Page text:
After that, things just went downhill: Dokic
Jelena Dokic was unable to shake off the rust of a two-month layoff and lost to Belgian Kirsten Flipkens 6-3, 6-4 in the first round of the US Open on Monday.
Dokic had not played competitively since a first-round loss at Wimbledon due to a debilitating bout of mononucleosis.
The 26-year-old Australian had 41 unforced errors, nine double faults and no aces while losing to the 93rd-ranked Flipkens in 66 minutes.
"It's tough because I think I could have had a much better year," said the 83rd-ranked Dokic, who opened 2009 with a run to the Australian Open quarter-finals.
"I was still playing well around Miami (in March) and the French Open. After that, things just kind of went downhill.
"I was fit and I was playing well. When I got sick at Eastbourne (in mid-June) and then Wimbledon, things really started going downhill. It's just so unlucky."
Dokic said she was determined to rebound and play well the rest of the year.
"It counts how many times you get up, not how many times you fall down," she said.
Image: Jelena Dokic
The Federer express begins rolling
Roger Federer opened his bid for a sixth successive US Open title by overwhelming teenage wildcard Devin Britton 6-1, 6-3, 7-5 in a first-round match at Flushing Meadows on Friday.
Federer needed only 88 minutes to advance but was down a break in the second and third sets against Britton, an 18-year-old American who won the 2009 NCAA singles title as a freshman and is ranked number 1,370 in the world.
"I didn't drop a set (but it was a) tricky match for me, playing a guy who's got absolutely nothing to lose obviously," said the Swiss world number one.
"I'm here as a five-time defending champion, so it makes it a bit tricky. He did play really well."
The 28-year-old Federer sympathised with his awestruck opponent, who was playing in his first grand slam tournament before a crowd of 23,000 at Arthur Ashe Stadium.
"With the success I've had, especially young players right now, they'll always be in awe, maybe, of great players," added Federer.
"That's what happened with me. All of a sudden I was in front of Pete Sampras at Wimbledon and I couldn't believe it."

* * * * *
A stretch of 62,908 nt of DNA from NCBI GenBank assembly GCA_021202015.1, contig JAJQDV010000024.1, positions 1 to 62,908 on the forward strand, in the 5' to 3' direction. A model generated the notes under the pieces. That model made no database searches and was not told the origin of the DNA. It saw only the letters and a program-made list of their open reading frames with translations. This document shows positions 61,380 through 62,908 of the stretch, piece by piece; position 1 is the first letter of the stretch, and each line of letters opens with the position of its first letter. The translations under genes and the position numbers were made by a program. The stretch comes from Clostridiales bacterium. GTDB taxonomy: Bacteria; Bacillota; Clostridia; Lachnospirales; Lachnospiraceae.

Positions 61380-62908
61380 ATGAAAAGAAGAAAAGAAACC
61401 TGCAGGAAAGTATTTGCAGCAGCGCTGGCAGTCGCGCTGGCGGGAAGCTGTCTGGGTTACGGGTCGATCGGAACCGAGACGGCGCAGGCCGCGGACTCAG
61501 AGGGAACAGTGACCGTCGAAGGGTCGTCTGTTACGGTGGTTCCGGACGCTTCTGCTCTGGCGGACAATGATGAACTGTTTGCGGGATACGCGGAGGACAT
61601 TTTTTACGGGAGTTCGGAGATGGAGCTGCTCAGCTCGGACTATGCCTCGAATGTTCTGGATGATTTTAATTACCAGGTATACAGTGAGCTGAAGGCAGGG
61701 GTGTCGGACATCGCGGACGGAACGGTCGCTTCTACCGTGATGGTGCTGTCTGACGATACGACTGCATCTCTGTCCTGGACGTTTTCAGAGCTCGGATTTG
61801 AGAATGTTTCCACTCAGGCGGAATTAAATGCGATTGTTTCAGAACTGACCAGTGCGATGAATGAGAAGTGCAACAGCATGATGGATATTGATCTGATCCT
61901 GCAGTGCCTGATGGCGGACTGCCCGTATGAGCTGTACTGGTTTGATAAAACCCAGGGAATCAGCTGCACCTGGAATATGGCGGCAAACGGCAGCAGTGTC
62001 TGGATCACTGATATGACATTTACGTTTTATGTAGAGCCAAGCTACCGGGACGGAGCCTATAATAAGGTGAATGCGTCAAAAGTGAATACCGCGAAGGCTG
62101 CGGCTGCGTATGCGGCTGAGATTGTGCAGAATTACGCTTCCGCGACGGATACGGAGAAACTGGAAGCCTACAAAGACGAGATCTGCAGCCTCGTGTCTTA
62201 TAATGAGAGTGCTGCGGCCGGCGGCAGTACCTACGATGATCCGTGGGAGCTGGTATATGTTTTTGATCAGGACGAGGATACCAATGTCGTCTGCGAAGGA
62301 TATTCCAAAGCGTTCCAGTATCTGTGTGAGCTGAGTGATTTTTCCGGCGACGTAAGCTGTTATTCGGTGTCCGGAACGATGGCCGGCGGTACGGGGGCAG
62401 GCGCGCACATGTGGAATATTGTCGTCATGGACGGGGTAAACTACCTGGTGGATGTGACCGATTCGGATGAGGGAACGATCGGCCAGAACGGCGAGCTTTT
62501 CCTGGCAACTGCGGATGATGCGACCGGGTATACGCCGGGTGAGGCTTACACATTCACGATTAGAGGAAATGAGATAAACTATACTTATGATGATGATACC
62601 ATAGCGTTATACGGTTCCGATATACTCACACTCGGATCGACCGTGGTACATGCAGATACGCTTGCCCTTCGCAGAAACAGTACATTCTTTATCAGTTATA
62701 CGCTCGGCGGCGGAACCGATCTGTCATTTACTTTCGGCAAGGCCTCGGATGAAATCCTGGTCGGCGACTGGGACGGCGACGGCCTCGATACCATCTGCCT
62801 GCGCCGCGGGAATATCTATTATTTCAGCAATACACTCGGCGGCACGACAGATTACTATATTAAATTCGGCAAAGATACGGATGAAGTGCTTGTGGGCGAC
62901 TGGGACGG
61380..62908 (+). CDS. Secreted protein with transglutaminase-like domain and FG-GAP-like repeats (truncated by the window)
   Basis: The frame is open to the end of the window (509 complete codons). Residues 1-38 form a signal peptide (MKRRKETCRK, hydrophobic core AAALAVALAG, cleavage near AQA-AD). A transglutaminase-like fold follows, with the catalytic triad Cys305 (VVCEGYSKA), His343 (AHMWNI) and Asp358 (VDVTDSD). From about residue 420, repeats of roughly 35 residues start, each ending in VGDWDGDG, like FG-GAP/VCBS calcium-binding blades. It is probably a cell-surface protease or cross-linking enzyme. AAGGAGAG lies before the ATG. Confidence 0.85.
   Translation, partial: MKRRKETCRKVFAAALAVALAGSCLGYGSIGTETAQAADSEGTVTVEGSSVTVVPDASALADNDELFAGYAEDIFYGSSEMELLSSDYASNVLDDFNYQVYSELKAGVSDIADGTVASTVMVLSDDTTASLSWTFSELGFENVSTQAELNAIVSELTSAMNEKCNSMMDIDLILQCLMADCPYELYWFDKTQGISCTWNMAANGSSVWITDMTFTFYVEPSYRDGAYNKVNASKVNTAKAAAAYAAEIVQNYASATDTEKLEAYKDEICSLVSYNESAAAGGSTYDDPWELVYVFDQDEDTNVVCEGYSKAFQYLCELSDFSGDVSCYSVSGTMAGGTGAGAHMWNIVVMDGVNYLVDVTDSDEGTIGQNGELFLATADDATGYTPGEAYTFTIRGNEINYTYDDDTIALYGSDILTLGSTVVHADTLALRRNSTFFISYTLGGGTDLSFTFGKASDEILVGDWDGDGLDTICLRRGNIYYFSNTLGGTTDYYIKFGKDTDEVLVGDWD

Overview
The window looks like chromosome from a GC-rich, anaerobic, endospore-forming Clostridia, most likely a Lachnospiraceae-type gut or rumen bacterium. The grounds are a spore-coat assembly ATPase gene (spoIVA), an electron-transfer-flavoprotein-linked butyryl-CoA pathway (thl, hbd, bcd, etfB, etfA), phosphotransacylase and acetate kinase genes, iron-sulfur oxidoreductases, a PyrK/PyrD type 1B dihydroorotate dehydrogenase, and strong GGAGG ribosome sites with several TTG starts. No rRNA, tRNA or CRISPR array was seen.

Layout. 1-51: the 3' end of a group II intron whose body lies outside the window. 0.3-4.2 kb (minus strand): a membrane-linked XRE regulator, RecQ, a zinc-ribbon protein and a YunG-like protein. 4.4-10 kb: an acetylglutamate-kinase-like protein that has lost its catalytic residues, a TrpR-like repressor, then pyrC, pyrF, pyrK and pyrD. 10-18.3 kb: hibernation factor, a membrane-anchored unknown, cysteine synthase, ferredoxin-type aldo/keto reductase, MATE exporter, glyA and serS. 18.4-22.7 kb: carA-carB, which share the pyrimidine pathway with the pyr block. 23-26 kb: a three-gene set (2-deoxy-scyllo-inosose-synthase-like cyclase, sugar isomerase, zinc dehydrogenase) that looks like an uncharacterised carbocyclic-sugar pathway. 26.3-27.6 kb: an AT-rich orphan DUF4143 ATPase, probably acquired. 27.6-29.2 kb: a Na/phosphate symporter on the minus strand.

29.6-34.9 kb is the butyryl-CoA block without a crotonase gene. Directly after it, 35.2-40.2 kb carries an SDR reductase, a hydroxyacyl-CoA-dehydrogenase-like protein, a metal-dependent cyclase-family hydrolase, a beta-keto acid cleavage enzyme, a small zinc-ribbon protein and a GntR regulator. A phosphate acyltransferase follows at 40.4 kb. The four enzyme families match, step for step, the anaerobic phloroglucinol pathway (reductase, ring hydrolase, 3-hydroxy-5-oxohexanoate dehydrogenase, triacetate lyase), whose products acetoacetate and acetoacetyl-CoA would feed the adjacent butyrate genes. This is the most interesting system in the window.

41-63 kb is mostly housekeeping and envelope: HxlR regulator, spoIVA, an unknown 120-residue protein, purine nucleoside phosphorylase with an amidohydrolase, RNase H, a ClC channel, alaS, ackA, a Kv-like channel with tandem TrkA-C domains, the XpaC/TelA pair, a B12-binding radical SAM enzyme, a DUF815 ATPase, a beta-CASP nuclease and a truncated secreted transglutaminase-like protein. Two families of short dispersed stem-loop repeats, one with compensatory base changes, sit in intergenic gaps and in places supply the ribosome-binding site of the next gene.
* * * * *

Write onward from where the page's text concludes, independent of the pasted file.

Federer, who will play 65th-ranked Simon Greul of Germany in the second round, lost only three points on his serve in the opening set, an 18-minute blowout.
Image: Roger Federer
'I'm glad that I have those memories'
Kim Clijsters had an enjoyable saunter down memory lane on Monday as she made an emphatic return to grand slam tennis at the US Open.
The 26-year-old, who began her comeback to the tour earlier this month after two years away during which time she gave birth to her first child, crushed Viktoriya Kutuzova of Ukraine 6-1, 6-1 to cruise into the second round.
Clijsters' 2005 US Open triumph is her only grand slam title to date and the Belgian said the memories had come flooding back when she came through the gates at Flushing Meadows.
"During the match it doesn't (affect you), but before, walking down the corridors here and waiting to get on court, it does," she said. "Obviously the situation was a lot different then but you kind of get the whole feeling for it again.
"Just driving up here this morning, just seeing the court and everything, the same memories come back," she said. "But it's nice. I'm glad that I have those memories."
Clijsters beat France's Mary Pierce to win the US Open in 2005 but was unable to defend her title in 2006 due to an injury and had already retired by the time of the 2007 event.
The US Open was the first grand slam event to use the Hawkeye video challenge system in 2006 but Clijsters only had her first experience of it in New York on Monday.